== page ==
Reagan’s Ghost

In the recent presidential candidate debates—and for that matter anywhere two or more Republicans are gathered, it seems to be in his name—the Reagan legacy is very prominent. I have two problems with this: 1) presidential candidates who are always talking about Reagan simply remind their listeners that they are NOT Reagan; and 2) in my estimation, Reagan wasn’t that great. I know, I know, he has a whole airport named after him, but I think Republicans have a selective memory of the tenure of the Great Communicator. Let’s review:

Early on, Reagan fired 11,359 air-traffic controllers who were on strike. This effectively began the end of the labor movement in the U.S. Although Big Labor has done its share of damage to the nation, I think it was an essential check on the greed of Big Business. I think Reagan did more to kill unions than anyone else.

Reagan reduced taxes. This is one of his miracles required for Conservative sainthood. This reduction in taxes indeed stimulated the economy (although the income inequality it produced has never looked back; in other words, there was no “trickle down”). At the same time he increased military spending. These irresponsible steps together caused a budget deficit that required borrowing; our national debt grew from $700 billion to $3 trillion during his administration, and this changed the U.S. from the largest international lender to the largest international debtor.

His economic policy presided over the second-largest one-day drop in U.S. stock market history. In 1987 (6+ years into his term—you can’t blame it on Jimmy Carter), the market plunged 22% in one day.

Internationally, he pulled out of Lebanon after the Marine barracks there were bombed—not exactly the tough anti-terrorist cowboy image conservatives have fallen in love with. But to make up for it, three days later he attacked Grenada, a nation of 80,000 who had recently elected a leftist government.

He authorized the illegal sale of weapons to an avowed enemy, Iran, in order to fund help for the Contra rebels in Nicaragua, another place where leftists ran the government. During his presidency, at least 30,000 Nicaraguans died in the clash between the government and the contras.

His most famous line came at the foot of the Berlin Wall in June, 1987. As the USSR staggered along on its last lame leg, he demanded, “Mr. Gorbachev, tear down this wall!” That’s like yelling to the noonday sky, “Apollo, set that sun!” It was an inevitable occurrence that Socialism fail, just as it has been doing in China.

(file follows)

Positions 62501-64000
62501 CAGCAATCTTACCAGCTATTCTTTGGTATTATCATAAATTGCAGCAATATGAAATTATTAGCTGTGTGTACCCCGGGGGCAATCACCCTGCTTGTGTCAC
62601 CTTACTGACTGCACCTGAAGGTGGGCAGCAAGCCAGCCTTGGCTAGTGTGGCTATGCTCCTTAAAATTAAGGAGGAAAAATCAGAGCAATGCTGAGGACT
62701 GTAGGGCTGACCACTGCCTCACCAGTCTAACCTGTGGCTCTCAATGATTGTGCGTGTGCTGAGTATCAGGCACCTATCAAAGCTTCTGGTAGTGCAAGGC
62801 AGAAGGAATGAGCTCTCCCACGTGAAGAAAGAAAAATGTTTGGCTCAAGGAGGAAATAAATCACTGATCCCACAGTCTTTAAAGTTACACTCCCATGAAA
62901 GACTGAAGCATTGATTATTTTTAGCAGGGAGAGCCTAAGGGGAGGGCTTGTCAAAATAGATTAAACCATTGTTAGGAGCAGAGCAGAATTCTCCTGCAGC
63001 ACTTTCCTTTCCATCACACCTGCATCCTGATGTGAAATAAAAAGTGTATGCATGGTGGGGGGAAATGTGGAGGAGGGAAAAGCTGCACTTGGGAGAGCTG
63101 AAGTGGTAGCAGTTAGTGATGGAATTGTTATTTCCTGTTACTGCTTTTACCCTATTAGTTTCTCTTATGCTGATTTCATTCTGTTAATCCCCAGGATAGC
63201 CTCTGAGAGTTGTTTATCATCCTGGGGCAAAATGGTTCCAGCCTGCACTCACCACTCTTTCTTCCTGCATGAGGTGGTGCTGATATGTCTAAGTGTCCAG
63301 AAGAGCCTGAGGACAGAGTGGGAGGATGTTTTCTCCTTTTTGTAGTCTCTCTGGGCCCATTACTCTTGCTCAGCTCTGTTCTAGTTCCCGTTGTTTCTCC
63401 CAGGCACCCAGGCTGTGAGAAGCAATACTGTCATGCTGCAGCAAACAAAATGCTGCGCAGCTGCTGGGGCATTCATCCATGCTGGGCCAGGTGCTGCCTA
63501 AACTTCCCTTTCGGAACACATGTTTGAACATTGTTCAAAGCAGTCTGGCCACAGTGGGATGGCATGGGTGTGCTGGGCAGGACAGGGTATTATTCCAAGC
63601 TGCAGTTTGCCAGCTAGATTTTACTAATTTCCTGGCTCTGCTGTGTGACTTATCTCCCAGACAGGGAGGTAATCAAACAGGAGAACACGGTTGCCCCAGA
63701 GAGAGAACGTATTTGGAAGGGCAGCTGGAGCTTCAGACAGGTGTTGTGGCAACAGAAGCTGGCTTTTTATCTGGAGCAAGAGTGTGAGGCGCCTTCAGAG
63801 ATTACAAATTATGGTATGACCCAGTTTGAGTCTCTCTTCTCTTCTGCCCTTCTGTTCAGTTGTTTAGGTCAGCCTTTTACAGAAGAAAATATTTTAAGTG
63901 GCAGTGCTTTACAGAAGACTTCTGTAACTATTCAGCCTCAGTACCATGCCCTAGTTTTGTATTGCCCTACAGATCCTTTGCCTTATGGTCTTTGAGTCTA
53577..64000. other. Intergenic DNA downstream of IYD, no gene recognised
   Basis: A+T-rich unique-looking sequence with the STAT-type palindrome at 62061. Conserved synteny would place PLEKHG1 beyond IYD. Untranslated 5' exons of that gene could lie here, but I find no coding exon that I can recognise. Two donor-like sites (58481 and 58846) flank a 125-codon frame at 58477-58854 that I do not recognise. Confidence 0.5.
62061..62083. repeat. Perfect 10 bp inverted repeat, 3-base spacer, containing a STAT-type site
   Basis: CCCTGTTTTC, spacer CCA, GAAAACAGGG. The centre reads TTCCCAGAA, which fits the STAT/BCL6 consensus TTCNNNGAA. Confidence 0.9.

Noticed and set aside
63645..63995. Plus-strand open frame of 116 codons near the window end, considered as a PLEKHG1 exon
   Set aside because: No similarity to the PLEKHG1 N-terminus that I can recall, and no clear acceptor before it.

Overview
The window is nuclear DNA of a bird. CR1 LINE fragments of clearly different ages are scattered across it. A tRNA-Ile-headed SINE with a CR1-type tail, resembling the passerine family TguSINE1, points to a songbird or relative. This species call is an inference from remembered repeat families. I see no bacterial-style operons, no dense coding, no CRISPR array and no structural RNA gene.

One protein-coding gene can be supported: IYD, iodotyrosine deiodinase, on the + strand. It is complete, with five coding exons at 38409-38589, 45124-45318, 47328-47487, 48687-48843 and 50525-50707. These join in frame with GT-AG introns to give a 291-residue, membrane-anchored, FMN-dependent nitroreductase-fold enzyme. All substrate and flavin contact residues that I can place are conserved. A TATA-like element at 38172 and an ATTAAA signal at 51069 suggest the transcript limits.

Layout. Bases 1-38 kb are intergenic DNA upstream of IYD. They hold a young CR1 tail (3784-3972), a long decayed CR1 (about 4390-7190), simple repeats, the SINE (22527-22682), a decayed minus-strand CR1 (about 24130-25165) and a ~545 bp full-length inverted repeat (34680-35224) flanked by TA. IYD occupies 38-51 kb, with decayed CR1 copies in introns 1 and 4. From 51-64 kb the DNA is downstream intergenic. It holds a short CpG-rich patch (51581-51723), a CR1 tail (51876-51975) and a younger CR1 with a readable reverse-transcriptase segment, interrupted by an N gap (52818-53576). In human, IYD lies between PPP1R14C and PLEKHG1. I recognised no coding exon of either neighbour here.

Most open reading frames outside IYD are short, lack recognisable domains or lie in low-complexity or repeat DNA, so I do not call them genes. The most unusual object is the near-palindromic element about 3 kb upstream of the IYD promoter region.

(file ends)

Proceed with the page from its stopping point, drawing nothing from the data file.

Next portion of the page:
The irony here is that he paid more attention to the dying foe (communism) than he did to the rising foe (violent Islamism). We are now reaping the product of this misguided focus.

So, conservatives, be careful what you wish for in extolling the name of Reagan in search of a 2008 presidential candidate—you just might get what you ask for.

3 Comments

Mike W. says:

Even guys like George Will:

http://www.washingtonpost.com/wp-dyn/content/article/2007/02/09/AR2007020901931.html

are careful as they invoke the name of Reagan, pointing out the profound selectivity of the memory of conservatives. And Reagan (as you well pointed out) was not a fiscal conservative. His ramped up defense spending did speed the economic decline of the USSR by accelerating the arms race beyond the Soviet’s capabilities. Neither was he a conservator of critical aspects of society like education (which was gutted during his administration).

But his record in Latin America and the Middle East are by far the largest blemishes on his record. The Iran-Contra affair set up the Iranians to be killing our soldiers in Iraq with some of the weapons we sold them to fund brutal paramilitary forces in Central America. We are indeed reaping the seeds sown in the 1980’s (and 90’s; well, since the end of WWI).

Centrist says:

I find it ironic that in the demagoguery piece sent by Uncle Carl (http://www.terrorismawareness.org/know-about-jihad/) meant to scare us into battle with Islam, the first 16 incidents of violent jihad cited were during the Reagan administration, starting with the U.S. embassy hostages in Iran and ending with the bombing of the flight over Lockerbee, Scotland.

Centrist says:

From “Ghost Wars,” a book about the CIA’s involvement in Afghanistan from the Soviet invasion to September 10, 2001 by Steve Coll:
“[Former Director of the CIA Bill] Casey mumbled. . . . Attempting to translate during meetings with Crown Prince Fahd [of Saudi Arabia], [Ahmed] Badeeb could only shrug. Even President Reagan couldn’t understand him. During an early breifing Casey delivered to the national security cabinet, Reagan slipped Vice President Bush a note: ‘Did you understand a word he said?’ Reagan later told William F. Buckley, ‘My problem with Bill was that I didn’t understand him at meetings. Now you can ask a person to repeat himself once. You can ask him twice. But you can’t ask him a third time. You start to sound rude. So I’d just nod my head, but I didn’t know what he was actually saying.’ Such was the dialogue for six years between the president and his intelligence chief in a nuclear-armed nation running secret wars on four continents.”

Is a president in the mold of Reagan really what we need right now? Do we really need someone who will hire an intelligence chief he can’t even understand and abdicate the responsibility of national security so as not to “sound rude”? Maybe if Reagan had hired more wisely or had the guts to let him go, the U.S. would have seen the Islamist movement coming sooner.

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